Abstract: For more than forty years, scholars have explored the idea that cities conform to a relatively predictable mathematical growth pattern with respect to total occupied area and total population, which then also predictably relate to several other aspects of urban living such as the amount of critical infrastructure, the intensity of social interactions, trade volume, total income, gross domestic product, and even the number of patents issued--a proxy indicator for the level of innovation present. In other words, if you have information about at least one aspect of a city that has been examined in this way, you should be able to infer others via a set of straightforward equations that leverage occupied area, population, or both, allowing you to move between them as long as the relationship between total occupied area and total population is well understood. Where our current understanding of the pattern and its relationships can be significantly enhanced is in having higher quality data on occupied area and population for cities around the world. Will the pattern and its relationships still hold when the entire world is taken into account? Are the proposed equations and the current empirical estimates of their coefficients still valid? Will something new emerge? This presentation will focus on a study that sought to answer these questions by exploring the research space from the ground up, leveraging high performance computing and the best spatially-explicit global population datasets available to organically define urban regions, which has never been attempted before, and then derive the equations and associated coefficients that best explain them. Some of the results were anticipated, but others were quite surprising and potentially allow for a much more sophisticated understanding of human settlement patterns and social complexity across both space and time.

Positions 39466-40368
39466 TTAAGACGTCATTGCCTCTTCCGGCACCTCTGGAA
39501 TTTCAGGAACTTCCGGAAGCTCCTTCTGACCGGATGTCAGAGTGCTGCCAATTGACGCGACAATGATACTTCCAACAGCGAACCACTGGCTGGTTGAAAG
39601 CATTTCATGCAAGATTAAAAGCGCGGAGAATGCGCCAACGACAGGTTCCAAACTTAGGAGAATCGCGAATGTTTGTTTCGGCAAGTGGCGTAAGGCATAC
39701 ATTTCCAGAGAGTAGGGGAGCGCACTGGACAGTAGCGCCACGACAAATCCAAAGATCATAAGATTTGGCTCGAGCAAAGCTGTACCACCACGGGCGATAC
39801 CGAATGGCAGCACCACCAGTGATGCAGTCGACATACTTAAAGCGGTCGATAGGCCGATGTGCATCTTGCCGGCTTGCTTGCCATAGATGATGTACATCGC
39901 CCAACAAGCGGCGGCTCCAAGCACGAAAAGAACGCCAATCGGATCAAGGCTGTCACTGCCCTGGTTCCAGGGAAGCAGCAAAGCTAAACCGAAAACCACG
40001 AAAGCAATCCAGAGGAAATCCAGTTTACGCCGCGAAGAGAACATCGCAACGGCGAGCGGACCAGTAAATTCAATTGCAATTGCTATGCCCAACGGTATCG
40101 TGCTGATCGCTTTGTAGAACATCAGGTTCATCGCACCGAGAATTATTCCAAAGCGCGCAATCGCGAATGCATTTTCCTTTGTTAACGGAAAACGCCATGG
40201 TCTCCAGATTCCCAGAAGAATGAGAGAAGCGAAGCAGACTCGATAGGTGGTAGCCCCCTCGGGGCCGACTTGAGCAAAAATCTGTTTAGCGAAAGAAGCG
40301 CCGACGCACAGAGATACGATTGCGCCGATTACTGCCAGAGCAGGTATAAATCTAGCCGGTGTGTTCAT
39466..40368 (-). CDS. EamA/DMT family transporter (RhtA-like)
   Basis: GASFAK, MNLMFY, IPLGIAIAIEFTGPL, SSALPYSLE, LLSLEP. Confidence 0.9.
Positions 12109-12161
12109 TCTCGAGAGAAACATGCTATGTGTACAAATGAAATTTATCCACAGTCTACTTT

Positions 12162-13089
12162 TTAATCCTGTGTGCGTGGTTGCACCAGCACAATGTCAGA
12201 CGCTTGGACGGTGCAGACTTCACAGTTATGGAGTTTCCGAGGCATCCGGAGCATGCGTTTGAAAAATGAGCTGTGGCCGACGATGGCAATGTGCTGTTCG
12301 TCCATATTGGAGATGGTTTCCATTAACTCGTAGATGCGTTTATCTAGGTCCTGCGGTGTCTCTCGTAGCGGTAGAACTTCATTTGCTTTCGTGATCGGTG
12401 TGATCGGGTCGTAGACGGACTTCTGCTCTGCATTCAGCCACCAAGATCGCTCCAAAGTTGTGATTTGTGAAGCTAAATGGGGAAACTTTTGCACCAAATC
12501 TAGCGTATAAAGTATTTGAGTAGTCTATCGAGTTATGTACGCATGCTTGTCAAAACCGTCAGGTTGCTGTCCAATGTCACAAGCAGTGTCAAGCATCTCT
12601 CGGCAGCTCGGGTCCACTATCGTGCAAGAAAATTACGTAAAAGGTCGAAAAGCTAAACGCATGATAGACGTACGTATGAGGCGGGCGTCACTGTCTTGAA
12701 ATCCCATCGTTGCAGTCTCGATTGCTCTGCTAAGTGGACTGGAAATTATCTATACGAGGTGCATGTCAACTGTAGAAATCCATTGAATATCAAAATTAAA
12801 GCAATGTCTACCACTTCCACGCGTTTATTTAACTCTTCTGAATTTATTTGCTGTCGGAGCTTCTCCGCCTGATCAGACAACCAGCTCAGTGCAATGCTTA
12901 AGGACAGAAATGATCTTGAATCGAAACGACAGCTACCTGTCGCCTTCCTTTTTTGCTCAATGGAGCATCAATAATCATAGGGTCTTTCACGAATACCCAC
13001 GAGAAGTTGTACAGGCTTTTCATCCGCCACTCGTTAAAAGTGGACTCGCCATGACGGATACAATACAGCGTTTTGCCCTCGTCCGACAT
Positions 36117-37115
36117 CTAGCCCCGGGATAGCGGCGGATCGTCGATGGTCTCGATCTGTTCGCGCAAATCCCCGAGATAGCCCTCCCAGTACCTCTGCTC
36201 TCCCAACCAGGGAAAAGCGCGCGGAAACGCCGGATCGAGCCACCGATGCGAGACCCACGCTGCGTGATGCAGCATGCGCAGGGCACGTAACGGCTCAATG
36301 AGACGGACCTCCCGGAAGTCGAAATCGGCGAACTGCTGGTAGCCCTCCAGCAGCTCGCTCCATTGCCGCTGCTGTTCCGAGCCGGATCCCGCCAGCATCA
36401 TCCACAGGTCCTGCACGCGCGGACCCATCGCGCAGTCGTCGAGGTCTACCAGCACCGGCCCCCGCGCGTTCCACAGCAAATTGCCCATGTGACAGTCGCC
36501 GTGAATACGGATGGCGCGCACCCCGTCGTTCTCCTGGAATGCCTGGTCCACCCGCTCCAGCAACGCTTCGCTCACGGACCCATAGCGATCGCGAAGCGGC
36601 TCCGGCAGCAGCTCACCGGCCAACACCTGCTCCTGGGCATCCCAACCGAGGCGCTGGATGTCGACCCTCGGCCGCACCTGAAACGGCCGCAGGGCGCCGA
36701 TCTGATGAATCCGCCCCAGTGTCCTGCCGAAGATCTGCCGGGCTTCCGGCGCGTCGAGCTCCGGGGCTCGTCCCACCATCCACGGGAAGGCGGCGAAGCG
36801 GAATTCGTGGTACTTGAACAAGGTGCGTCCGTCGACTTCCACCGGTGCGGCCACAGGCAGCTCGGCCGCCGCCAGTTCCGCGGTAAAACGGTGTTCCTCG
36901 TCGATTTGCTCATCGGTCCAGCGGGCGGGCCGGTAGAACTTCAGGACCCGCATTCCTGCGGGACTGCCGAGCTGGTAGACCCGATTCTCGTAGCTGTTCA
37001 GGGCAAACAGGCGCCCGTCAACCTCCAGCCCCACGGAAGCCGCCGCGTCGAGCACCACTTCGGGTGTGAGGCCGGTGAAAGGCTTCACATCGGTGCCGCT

Bio: Devin White (Ph.D. 2007, University of Colorado) leads the Autonomous Sensing and Perception Department at Sandia National Laboratories in New Mexico and is a Research Assistant Professor of Anthropology at the University of Tennessee, Knoxville. His research interests include machine intelligence, photogrammetry, remote sensing, computer vision, imaging science, geographic information science, computational social science, high performance computing, modeling human movement and visibility across landscapes, complex adaptive systems, and Southwestern archaeology. Prior to joining Sandia, he was the Distinguished Scientist for Photogrammetry and Remote Sensing at Oak Ridge National Laboratory in Tennessee.